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The previous post was chock full of good suggestions. I would echo it by focusing on the Louise's seclusion. When she goes upstairs (notice "ascending" to a "higher" place), her epiphanies are constructed in a manner that reflects a fantasy feel to it. The construction of her new identity is presented in a light that is representative of a "fairly tale" notion. The language swells and the intensity picks up in terms of how Louise's new life can be developed and made. I think that this is something that becomes of importance in Louise's own development, but is presented in a manner where there is some type of fantasy elements present. It's almost as if the notion of her husband's death helps to bring about an entirely new experience of consciousness. One could argue that this is almost "other worldly" in terms of how it is developed and I believe that this becomes essential in understanding how Chopin constructs Louise's new life. When she descends down the staircase and sees her husband, her death is almost fairy tale like. The "joy that kills" is a fantasy device meant to liberate and create a realm where Louise lives for her dreams, When they die in this life, she follows suit to pursue them in another. This seems to me to be a fantasy element.
The story itself does have a "once upon a time" feel to it; it is short, it delivers a message or moral, it involves a supposedly perfect relationship between a young man and woman, and has moments of supsense, drama and tragedy. All of those are features of fairy tales. Unfortunately, it does not have a "happily ever after" ending like most fairy tales do. However, a lot of fairy tales served to issue warnings or edicts on behavior, and this story does too. Take, for example, Cinderella--the message is to work hard and treat others nicely; if you do, you will be rewarded. The message here in this story is that not all marriages are "happily ever after," but can sometimes be stifling and repressive to women at that time.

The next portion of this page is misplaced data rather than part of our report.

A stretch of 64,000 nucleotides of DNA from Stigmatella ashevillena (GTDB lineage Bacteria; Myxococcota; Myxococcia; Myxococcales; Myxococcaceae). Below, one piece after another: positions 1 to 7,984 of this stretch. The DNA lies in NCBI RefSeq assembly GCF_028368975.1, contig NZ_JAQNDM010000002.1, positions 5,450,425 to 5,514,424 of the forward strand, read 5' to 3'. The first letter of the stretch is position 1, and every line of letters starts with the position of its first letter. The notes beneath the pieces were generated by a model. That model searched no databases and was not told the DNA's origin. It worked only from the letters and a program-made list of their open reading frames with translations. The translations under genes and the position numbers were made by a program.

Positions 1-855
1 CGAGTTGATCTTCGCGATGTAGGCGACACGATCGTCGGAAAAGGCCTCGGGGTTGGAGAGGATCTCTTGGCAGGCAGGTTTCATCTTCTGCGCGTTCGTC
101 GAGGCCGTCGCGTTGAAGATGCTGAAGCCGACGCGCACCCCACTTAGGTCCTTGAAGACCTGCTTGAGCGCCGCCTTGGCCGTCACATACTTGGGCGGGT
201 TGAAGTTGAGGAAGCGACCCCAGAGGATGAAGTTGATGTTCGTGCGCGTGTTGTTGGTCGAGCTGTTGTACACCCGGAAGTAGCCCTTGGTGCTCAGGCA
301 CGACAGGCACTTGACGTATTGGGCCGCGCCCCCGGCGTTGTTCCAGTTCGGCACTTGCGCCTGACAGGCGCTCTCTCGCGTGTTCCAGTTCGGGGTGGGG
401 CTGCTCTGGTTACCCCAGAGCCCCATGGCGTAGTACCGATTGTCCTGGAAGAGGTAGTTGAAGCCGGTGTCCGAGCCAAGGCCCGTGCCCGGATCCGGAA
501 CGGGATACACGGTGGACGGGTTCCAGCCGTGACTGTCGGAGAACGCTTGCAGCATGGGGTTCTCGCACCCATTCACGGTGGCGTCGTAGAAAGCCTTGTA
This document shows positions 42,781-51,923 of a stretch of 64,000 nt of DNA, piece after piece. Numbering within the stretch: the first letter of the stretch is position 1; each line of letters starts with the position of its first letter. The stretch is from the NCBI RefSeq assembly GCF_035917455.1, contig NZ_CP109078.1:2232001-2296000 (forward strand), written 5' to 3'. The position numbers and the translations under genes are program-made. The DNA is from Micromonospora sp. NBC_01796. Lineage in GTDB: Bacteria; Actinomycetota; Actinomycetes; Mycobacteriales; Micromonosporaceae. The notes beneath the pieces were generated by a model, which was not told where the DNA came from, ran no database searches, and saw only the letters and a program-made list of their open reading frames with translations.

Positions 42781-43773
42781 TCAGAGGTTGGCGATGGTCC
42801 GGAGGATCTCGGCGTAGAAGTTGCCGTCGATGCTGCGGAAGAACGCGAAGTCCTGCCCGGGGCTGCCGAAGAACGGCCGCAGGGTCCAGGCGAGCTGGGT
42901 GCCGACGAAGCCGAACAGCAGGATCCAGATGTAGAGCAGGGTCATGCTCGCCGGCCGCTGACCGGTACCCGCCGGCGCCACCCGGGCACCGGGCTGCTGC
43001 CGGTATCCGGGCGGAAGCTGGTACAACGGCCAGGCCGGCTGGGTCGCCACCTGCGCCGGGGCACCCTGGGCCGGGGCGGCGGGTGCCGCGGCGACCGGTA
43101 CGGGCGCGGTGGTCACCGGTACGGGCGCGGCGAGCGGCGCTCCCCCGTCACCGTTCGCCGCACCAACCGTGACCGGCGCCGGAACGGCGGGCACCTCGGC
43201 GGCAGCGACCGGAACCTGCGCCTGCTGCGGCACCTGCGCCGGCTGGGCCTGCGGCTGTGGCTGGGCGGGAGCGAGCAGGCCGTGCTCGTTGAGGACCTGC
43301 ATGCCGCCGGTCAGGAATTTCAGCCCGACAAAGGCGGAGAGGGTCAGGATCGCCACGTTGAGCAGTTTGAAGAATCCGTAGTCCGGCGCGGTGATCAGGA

The fact that Brently Mallard's name was listed among the dead, then he shows up at the end could be considered fantastical. And Louise's dramatic death at the ending, for bizarre reasons could also fit under that category. Chopin's brief foray into describing the outdoor weather also has a bit of fantasy to it; Louise hears a distant song, and ties it to her current moods. It's almost like she is hearing a magical spell that wakes her up to her own misery in marriage.
I hope that those thoughts help a bit; good luck!
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